>> but
>> the bigotry of the Germans. When my German great grandmother married
>> an
>> Irish Protestant, she was disinherited and her descendents had to
>> enter
>> through the kitchen door thereafter, with the servants.
>> si=0&so=0&sc=7829&sfi=2&
>> st=message&action=compose&paction=view&id=12823&rf=text&op=replyAll
>> There were a number of assisted emmigrations like Peter Robinsons:
>> This article is VERY interesting too:
>> Most of these studies focus on specific communities -- if you
>> identified
>> the surname and the county, maybe someone here would have specific
>> information.
>> This last article gives a great bibliography of these Canadian Irish
>> studies.
>> "The Untold Story: The Irish in Canada. (Toronto,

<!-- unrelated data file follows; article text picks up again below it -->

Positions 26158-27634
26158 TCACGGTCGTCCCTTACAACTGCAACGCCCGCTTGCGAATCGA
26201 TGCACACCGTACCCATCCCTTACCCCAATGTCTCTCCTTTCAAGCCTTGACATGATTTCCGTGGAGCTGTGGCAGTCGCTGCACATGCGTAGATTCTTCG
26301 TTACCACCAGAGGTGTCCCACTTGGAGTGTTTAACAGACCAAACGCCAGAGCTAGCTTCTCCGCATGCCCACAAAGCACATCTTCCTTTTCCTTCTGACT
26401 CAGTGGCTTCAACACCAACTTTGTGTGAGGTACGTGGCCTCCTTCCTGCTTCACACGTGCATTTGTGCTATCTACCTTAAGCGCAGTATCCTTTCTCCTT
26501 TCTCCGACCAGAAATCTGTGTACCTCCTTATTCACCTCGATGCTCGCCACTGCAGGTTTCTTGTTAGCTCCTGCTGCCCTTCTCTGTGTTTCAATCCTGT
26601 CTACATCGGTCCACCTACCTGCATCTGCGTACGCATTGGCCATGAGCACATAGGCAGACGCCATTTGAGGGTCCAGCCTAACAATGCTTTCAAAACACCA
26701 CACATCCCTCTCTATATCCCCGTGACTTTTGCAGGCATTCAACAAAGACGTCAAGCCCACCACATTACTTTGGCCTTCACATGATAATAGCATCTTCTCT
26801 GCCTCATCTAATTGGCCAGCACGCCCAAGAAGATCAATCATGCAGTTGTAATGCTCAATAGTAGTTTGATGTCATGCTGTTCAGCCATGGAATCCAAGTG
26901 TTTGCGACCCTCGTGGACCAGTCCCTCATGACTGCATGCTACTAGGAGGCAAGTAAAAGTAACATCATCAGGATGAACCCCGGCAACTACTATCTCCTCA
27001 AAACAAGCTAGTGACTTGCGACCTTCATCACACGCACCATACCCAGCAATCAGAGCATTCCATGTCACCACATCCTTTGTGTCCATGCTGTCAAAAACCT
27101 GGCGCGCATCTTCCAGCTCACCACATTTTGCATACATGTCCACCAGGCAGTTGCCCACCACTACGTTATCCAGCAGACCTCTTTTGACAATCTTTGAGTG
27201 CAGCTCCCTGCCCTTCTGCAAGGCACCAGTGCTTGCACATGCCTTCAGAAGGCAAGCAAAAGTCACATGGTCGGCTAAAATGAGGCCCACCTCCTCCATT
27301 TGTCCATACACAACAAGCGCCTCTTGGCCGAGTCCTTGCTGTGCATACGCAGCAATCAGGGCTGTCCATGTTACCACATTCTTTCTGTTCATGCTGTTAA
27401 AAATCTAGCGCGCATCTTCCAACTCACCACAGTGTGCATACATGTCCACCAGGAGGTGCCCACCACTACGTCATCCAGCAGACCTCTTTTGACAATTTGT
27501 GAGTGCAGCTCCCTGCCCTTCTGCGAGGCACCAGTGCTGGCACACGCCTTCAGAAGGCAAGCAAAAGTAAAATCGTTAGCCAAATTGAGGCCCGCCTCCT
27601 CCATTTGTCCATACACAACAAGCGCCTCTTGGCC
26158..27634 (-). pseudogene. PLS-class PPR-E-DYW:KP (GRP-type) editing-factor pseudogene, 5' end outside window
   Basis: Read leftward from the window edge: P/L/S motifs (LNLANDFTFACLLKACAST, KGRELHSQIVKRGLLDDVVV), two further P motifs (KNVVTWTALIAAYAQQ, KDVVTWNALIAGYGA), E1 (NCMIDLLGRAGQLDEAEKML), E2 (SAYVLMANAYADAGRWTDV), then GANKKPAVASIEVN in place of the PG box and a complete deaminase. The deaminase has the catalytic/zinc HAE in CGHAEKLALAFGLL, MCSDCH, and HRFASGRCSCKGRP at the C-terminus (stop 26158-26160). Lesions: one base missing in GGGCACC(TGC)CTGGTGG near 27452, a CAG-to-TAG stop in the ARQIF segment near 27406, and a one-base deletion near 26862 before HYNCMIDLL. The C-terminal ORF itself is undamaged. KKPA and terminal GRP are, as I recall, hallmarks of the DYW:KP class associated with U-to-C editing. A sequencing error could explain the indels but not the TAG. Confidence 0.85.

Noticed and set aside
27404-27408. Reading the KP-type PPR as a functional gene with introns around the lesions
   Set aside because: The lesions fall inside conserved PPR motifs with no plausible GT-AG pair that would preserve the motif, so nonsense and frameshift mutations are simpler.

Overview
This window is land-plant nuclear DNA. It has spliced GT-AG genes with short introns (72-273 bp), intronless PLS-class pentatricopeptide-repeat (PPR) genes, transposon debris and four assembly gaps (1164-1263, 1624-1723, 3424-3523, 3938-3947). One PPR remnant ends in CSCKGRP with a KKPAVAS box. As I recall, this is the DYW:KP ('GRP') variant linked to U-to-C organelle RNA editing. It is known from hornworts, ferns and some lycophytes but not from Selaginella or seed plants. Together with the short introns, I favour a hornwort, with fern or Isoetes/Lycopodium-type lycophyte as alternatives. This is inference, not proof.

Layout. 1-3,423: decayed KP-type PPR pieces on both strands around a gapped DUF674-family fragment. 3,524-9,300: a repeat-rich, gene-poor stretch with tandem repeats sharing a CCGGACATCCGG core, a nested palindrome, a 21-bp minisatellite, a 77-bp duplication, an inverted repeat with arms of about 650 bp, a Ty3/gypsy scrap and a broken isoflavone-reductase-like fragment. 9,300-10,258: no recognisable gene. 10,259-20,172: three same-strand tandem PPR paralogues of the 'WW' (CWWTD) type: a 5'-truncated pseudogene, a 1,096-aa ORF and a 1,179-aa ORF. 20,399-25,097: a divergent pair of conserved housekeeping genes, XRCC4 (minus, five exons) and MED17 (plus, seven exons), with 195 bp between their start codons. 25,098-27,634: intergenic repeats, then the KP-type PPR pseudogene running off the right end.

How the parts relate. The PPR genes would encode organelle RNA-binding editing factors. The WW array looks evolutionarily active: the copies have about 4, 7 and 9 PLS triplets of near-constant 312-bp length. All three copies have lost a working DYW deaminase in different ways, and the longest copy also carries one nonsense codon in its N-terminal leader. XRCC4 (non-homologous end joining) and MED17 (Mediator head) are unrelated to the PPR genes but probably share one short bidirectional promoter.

>> 1988), vol.1, 308-19. North Tipperary and south Leinster Protestants,
>> mostly in Ontario, are the respective focus of Bruce S. Elliott's
>> Irish
>> Migrants in the Canada: A New Approach (Montreal, 1988) and
>> "Emigration
>> from South Leinster to Eastern Upper Canada," Canadian Papers in Rural
>> History, vol.8 (Gananoque, Ont., 1992), 277-305. Elliott further
>> explores
>> Irish settlement in eastern Ontario in his introduction to The McCabe
>> List: Early Irish in the Ottawa Valley (Toronto, 1991), 1-7.
>> Palatines are
>> addressed in Carolyn A. Heald, The Irish Palatines in Ontario:
>> Religion,
>> Ethnicity, and Rural Migration (Gananoque, Ont., 1994), and Catharine
>> A.
>> Wilson's A New Lease on Life (Montreal, 1993) "
>> The book I read was Bruce S. Elliott's Irish Migrants in the Canada:
>> A New
>> Approach (Montreal, 1988) and "Emigration from South Leinster to
>> Eastern
>> Upper Canada. There are SOME details in the archives of this list.
>> But
>> you can see right away how focused on specific areas of Canada these
>> studies are. It is probably fairly correct to say that in general,
>> Canada
>> received, early, fewer DIRECT Ulster immigrants than did the lower
>> colonies and states, but many more Scots and Irish Protestants from
>> areas